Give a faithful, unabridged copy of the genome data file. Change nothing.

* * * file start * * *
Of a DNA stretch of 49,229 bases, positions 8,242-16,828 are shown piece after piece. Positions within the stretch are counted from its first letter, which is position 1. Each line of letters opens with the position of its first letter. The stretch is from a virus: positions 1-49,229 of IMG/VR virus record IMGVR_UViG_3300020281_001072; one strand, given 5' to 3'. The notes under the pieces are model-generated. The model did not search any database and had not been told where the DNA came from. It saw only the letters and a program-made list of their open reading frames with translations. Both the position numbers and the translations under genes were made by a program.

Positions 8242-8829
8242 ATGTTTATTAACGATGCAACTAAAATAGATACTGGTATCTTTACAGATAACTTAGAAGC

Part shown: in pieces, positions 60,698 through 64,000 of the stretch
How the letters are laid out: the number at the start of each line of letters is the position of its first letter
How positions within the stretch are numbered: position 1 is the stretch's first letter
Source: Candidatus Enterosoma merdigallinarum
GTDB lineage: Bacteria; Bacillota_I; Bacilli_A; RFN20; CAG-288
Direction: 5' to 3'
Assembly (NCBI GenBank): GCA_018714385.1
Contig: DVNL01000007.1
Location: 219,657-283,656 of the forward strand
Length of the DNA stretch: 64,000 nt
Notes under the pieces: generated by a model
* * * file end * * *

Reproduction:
Of a DNA stretch of 49,229 bases, positions 8,242-16,828 are shown piece after piece. Positions within the stretch are counted from its first letter, which is position 1. Each line of letters opens with the position of its first letter. The stretch is from a virus: positions 1-49,229 of IMG/VR virus record IMGVR_UViG_3300020281_001072; one strand, given 5' to 3'. The notes under the pieces are model-generated. The model did not search any database and had not been told where the DNA came from. It saw only the letters and a program-made list of their open reading frames with translations. Both the position numbers and the translations under genes were made by a program.

Positions 8242-8829
8242 ATGTTTATTAACGATGCAACTAAAATAGATACTGGTATCTTTACAGATAACTTAGAAGC

Part shown: in pieces, positions 60,698 through 64,000 of the stretch
How the letters are laid out: the number at the start of each line of letters is the position of its first letter
How positions within the stretch are numbered: position 1 is the stretch's first letter
Source: Candidatus Enterosoma merdigallinarum
GTDB lineage: Bacteria; Bacillota_I; Bacilli_A; RFN20; CAG-288
Direction: 5' to 3'
Assembly (NCBI GenBank): GCA_018714385.1
Contig: DVNL01000007.1
Location: 219,657-283,656 of the forward strand
Length of the DNA stretch: 64,000 nt
Notes under the pieces: generated by a model